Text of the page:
VpStart Crow The MousetrapBy Laura & Mike Clark • Oct 4th, 2011 • Category: Reviews
Gregory Family Theatre,
Hylton Performing Arts Center, Manassas, VA
Through October 9th
2:20 with one intermission
Reviewed October 1st, 2011
The Mousetrap is a classic (running continuously since 1952 in London) murder mystery whodunit in two acts. A group of supposed “strangers” are stranded at an English bed and breakfast inn during a snow storm. Murder, intrigue and even some comedy make this an Agatha Christie classic.
Mollie and Giles Ralston were the owners of Monkwell Manor, an inn she inherited. Newly married, the couple played by Rachael Murray and Dan Clark, were eager to make their guests feel welcome and comfortable. The couple felt somewhat ill at ease in the beginning, but warmed up to each other as events unfolded. Clark became especially protective of Mollie as tensions heated up.
Besides Mollie, the other two female guests were Miss Casewell and Mrs. Boyle. Mrs. Boyle (Lee McKenna) played her role quite believably as a thoroughly unpleasant woman. Her constant complaining even managed to get to Mollie who tried her best to placate the grumpy old woman. McKenna had some line issues at the start of her scene, but those were resolved by the end of act one. Miss Casewell, played by Shaina Higgins, made her part mysterious. She seemed to be hiding some dark secret which made her seem somewhat cold. Higgins staging was appropriately stiff, as a part of her character.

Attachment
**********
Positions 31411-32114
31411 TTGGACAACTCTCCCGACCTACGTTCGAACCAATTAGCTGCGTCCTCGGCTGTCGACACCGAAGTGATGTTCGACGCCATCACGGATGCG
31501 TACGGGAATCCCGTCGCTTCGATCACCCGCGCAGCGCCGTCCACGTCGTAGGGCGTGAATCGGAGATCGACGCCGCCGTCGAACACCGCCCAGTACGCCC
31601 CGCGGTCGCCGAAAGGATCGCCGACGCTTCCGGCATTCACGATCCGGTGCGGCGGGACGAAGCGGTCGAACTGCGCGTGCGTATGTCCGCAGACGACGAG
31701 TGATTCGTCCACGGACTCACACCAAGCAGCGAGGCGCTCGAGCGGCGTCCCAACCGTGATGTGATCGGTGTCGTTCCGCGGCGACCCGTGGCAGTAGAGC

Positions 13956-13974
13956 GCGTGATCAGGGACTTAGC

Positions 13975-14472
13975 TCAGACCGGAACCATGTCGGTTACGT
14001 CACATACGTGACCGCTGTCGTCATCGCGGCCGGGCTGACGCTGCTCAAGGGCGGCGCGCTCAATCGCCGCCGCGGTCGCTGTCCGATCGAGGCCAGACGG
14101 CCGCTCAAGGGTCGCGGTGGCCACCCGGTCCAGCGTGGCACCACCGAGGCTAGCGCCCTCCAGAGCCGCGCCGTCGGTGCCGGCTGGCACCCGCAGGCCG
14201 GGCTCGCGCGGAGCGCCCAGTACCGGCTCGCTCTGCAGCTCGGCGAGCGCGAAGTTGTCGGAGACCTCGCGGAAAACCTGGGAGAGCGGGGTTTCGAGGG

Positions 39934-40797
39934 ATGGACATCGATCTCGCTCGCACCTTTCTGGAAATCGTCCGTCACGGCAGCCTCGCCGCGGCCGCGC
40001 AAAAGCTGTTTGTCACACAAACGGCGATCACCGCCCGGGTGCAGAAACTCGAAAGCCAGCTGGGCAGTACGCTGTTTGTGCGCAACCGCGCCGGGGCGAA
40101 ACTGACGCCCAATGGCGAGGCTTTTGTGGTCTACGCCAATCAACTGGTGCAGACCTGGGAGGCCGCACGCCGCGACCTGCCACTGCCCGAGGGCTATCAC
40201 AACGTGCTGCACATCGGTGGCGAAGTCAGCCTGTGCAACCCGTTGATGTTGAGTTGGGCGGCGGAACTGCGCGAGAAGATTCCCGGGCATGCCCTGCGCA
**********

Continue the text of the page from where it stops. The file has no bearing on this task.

Of the four male characters the two who garnered the most laughs were Christopher Wren, played by Peter Louis Johnson, and Mr. Paravicini, played by Geoffrey Baskir. Johnson’s wild untamed hair matched his personality well and endeared him to Mollie. Even Miss Casewell appeared to find him mildly amusing. Baskir’s character came across as weirdly creepy. Like the rest of the cast he was definitely hiding something and always seemed to be looking over his shoulder. His and Wren’s ability to pop in and out of scenes kept you wondering about their stories.
Besides Giles, the two most stable influences were Major Metcalf and Detective Seargent Trotter. Both men were efficient and their characters were steadfast. Metcalf, played by Larry Keeling, was a keen observer of the human condition. Eben Kuhns as Detective Trotter was efficiently meddling as was his occupation. His movements around the stage were controlled.
Director Clemente Santiago III allowed each actor to build their characters, and each character presented themselves as strangers inside the larger group. The ensemble cast worked well together, yet they all seemed to have something to hide…. They were very effective in building tension throughout the play, from the bickering of the newlyweds to the uncertainty of who each person should trust. Scene Designer Rob Batarla made wise use of the stage in creating the quaint inn. The appearance of snow through the window and on costumes as characters entered from the storm was a pleasure. It added believability when the guests commented on the snow to actually have snow on stage. The show’s lights and sound effects were very well done.